So, we all know (or should know) that every part of the Yew tree is highly toxic to humans. When I say highly toxic, what I mean is that a very small amount can kill you. All parts contain taxin, a complex of alkaloids which are rapidly absorbed.
If you are poisoned by it, sometimes there are no symptoms, followed by death within a few hours. Where there are symptoms, they include trembling, staggering, coldness, weak pulse and collapse.
So what’s the good news?
Now that I’ve scared the living daylights out of you, there is one part that is not toxic. See those pretty little red berries, the red flesh is not toxic, and is also quite nice and sweet tasting; However, the hard, dark-coloured seeds inside, have probably the highest concentration of toxins of the whole tree. It is said that if unbroken, the seeds will pass through you without being digested and without causing harm.
I’m not sure it’s worth the risk, personally. However, I have been known to pick a few and spit the seeds out. The flesh is really quite nice (although I have heard some people compare the texture to snot – but I couldn’t possibly comment).
I’m assuming that it’s for for safety’s sake that there are no recipes for yew berry flesh, or even many instructions to tell you the safe way of eating them. After all, I could easily imagine someone seeing other people eating them and assuming that they’re completely safe, followed shortly afterwards by a trip to the hospital, or the morgue!
Time to make some yew liqueurs
That said, I decided that I would have a play with the flavours and some spirits to see if anything gave good results. Maybe some kind of yew liqueur?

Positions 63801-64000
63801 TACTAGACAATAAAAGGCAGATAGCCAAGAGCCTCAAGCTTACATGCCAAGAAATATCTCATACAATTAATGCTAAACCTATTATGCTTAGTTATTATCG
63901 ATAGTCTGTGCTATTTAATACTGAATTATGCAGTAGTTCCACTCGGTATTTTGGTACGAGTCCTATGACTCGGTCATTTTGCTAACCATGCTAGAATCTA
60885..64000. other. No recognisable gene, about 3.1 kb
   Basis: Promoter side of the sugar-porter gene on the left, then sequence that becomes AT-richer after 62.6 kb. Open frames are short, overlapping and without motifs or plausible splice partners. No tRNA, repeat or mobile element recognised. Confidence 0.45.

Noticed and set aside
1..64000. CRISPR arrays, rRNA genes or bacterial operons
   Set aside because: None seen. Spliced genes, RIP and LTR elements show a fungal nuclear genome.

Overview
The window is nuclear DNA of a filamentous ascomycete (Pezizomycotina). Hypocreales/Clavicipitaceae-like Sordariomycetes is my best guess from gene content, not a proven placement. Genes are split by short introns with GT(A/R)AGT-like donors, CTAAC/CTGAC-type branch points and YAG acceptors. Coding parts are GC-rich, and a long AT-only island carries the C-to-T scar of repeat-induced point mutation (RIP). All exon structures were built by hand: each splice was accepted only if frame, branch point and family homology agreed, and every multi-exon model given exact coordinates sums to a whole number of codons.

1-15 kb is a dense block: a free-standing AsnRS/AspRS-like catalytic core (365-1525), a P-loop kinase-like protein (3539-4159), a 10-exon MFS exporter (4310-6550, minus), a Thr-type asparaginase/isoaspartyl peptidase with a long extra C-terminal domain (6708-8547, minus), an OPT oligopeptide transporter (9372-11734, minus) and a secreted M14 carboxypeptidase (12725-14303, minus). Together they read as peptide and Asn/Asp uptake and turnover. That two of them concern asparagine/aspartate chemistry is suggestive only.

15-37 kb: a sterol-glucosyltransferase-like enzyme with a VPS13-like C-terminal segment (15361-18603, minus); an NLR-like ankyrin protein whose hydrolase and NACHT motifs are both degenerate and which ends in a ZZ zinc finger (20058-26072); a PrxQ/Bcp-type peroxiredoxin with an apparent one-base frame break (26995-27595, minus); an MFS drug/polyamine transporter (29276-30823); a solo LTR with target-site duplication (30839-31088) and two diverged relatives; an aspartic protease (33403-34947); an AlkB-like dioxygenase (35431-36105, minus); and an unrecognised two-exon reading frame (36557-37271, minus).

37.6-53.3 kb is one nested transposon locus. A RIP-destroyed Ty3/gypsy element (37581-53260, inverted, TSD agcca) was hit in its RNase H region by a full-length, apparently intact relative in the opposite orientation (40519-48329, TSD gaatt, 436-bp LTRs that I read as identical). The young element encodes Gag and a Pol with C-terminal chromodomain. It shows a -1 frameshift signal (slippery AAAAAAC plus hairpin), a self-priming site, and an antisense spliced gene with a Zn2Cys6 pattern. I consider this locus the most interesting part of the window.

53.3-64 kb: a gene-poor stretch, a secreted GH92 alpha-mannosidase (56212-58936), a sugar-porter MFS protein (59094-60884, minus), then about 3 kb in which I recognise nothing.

The first step is to separate the flesh from the poisonous seeds. I tried to freeze them first to make it easier, but they didn’t freeze very well, so it was a quite disgusting manual job. The squeezed flesh went quite sticky.
So finally, I split the berry flesh into three portions and put them into some clean, sterilized Kilner-type jars. Over each, I then poured filtered white rum, filtered gin, and filtered vodka. Then I left them to sit and infuse (hopefully), giving them a helpful little shake each time I passed by.
So, after infusing for 2 weeks now, so it was time for a little try. At this point, the spirits had started to sweeten slightly, but not much change to colour or flavour.
After 4 weeks, things had moved on somewhat, so I strained and bottled the infusions.
Now you can see that not only have they taken on slightly different colours across the different spirits, but also I’ve ended up with slightly different amounts of end product, despite the fact that they started with the same volume of berries and spirits.
First of all, they are all quite nice. The berries have imparted a slight sweetness, some of their stickiness has come through and made the spirits thicker and smoother, and there’s a very subtle citrus berry flavour.
However, one stands out above the rest. The Gin infusion seems to have worked very well. It’s nice to drink on its own, and if we hadn’t drunk it all it would probably go quite well in a cocktail. Maybe I’ll make it again this year, but try to save some for cocktail experiments, or make some more!